1. Cameras instead of side mirrors
In 2016 Japan made it legal for car manufacturers to eliminate side mirrors and replace them with cameras. It is also a controversial decision and one that has not necessarily caught on in other parts of the world. The main argument against removing side mirrors in passenger and commercial vehicles is safety. Road users are used to mirrors and, although a simple idea, they are highly reliable. It is also very easy for law enforcement to notice a damaged side mirror, but it is near to impossible to quickly detect broken side view cameras. However, there is also an argument that cameras could actually make driving safer as it could eliminate blind spots that occur with conventional side mirrors. But Japan’s decision is an important one as eliminating side mirrors is estimated to improve fuel efficiency by as much as 5 percent. As the drain on fossil fuels becomes more intense other countries might follow suit. Maybe its time to look forward?
2. Engine design regulations
Proving that climate change is high on government agendas, the EU brought out their first ‘emissions standards’ in 1992 – a set of rules that define the acceptable limits for exhaust emissions of passenger cars sold in the European Union and EEA member states. Now these requirements extend beyond passenger cars to buses, trucks, commercial vehicles and heavy machinery.
In 2019 the EU Stage V emissions standards for off-road machinery will be implemented. To assist original equipment manufacturers (OEMs) in making this transition simple and effective, Volvo Penta has created a Stage V off-road engine range. Drawing on 100 years of manufacturing experience, this range of robust engines are matched with an optimized exhaust aftertreatment system (EATS) which filters out the exhaust fumes. A productive system like this can keep emissions at regulation levels while also allowing the engine to operate to its high performing best.
Biofuels are renewable and clean burning fuel made from living matter, which work by sucking carbon dioxide out of the air as they grown. They come from vegetable oils, animal fats, and even recycled restaurant grease. Although relatively underused, biofuels have been around as long as cars have. In the very earliest diesel engines, for example, peanut oil was used as the primary source of fuel.
When burnt in automobiles, they release carbon dioxide, but as it is the same carbon that the plants absorbed whilst growing, biofuels are known as zero net emitters. However, the reality is slightly more nuanced. It takes energy to grow biofuels; it takes fertilizers, tractors, transportation, and energy to convert the plant to liquid fuel. But if we select the right non-commercial clean crops that do not need a lot of fertilizer, water or other resources then we can create fuel that is significantly cleaner than petrol, for example. Biofuels reduce our reliance on the diminishing fossil fuel resources and if sourced correctly greatly reduce our greenhouse gas emissions too.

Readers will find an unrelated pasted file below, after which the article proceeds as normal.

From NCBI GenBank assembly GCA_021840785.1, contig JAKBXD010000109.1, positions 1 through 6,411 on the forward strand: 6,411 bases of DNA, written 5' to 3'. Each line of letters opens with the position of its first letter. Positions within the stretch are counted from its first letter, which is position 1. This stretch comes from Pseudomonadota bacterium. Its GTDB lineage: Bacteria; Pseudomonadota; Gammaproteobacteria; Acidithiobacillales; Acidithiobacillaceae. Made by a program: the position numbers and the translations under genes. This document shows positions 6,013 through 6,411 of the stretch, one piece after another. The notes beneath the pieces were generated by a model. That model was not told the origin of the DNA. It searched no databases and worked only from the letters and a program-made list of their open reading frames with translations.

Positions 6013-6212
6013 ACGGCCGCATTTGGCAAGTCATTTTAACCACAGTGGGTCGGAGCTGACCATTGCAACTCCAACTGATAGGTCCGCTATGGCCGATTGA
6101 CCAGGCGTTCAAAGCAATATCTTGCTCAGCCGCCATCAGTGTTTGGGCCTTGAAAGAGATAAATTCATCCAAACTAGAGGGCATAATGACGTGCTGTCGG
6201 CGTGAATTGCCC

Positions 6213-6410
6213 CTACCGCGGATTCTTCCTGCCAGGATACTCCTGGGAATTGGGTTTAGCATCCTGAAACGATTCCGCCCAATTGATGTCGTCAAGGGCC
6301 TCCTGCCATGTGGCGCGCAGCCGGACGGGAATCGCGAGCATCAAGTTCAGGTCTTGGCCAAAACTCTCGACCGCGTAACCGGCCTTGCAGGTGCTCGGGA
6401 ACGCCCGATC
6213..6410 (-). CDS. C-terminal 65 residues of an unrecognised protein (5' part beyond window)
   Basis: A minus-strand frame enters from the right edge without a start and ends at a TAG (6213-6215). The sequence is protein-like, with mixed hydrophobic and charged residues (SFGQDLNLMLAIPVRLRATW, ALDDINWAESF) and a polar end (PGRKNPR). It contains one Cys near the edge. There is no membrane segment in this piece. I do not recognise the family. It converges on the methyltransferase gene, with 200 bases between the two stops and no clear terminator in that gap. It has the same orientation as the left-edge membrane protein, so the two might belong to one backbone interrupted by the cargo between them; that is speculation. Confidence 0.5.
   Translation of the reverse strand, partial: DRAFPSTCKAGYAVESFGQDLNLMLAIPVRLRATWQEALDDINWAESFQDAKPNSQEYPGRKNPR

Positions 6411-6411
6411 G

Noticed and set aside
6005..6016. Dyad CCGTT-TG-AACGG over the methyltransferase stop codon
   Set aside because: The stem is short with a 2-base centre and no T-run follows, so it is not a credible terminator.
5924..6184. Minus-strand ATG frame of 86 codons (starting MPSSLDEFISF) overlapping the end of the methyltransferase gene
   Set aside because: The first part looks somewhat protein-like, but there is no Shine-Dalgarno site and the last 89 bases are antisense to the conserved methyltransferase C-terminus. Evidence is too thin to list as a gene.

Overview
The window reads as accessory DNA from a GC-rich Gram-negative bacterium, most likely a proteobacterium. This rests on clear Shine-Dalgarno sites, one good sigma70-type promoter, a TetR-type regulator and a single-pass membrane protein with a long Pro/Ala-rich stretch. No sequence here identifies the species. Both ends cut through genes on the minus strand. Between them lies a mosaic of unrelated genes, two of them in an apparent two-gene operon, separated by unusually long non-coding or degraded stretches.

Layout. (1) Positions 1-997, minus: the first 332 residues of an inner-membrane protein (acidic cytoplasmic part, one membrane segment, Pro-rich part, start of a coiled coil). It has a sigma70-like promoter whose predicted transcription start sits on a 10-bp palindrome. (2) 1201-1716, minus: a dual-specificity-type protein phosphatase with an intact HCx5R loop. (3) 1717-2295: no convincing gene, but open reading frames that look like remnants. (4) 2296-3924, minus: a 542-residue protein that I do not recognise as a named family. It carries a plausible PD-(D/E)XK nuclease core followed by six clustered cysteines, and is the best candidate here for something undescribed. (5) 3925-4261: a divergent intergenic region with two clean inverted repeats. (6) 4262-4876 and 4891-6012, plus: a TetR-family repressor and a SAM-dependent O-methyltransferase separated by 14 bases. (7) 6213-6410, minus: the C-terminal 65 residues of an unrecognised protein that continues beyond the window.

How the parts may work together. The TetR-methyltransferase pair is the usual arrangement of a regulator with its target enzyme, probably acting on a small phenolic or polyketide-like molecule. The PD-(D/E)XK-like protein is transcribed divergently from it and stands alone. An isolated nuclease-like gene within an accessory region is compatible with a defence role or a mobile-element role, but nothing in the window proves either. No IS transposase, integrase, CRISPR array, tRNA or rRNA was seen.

4. Vibrating foot pedals
Bad driving habits, like hard acceleration, have been shown to be responsible for 25 percent of overall fuel consumption. But old habits die hard and sometimes we all need a little helping hand to identify what we could do better. The good news is that technology is here to help you. There have been recent developments in intelligent haptic gas pedals that provide feedback to drivers, in the form of vibrations and resistance. For example, the pedal might vibrate when you exceed the recommended speed, prompting you to ease off a bit. Or the pedal might provide counter pressure when the car has an opportunity to coast. All this can help you reduce your fuel consumption by up to 7 percent and help you drive more safely.
5. Auto engine shutdown
It is estimated that each year in the USA alone, passenger cars, trucks and heavy-duty vehicles consume more than 6 billion gallons of diesel fuel and gasoline without even moving. Construction machines can often be idling for as much as 40-60 percent of its operating time. This puts a strain on your wallet and the environment. One way Volvo Construction Equipment has cut down on excessive fuel consumption is by introducing the an automatic engine shut-down option. This reduces consumption without impacting on productivity – by automatically cutting the engine off when it’s been idling for more than four minutes in a stationary position. The system is said to help boost fuel efficiency by up to 10 per cent.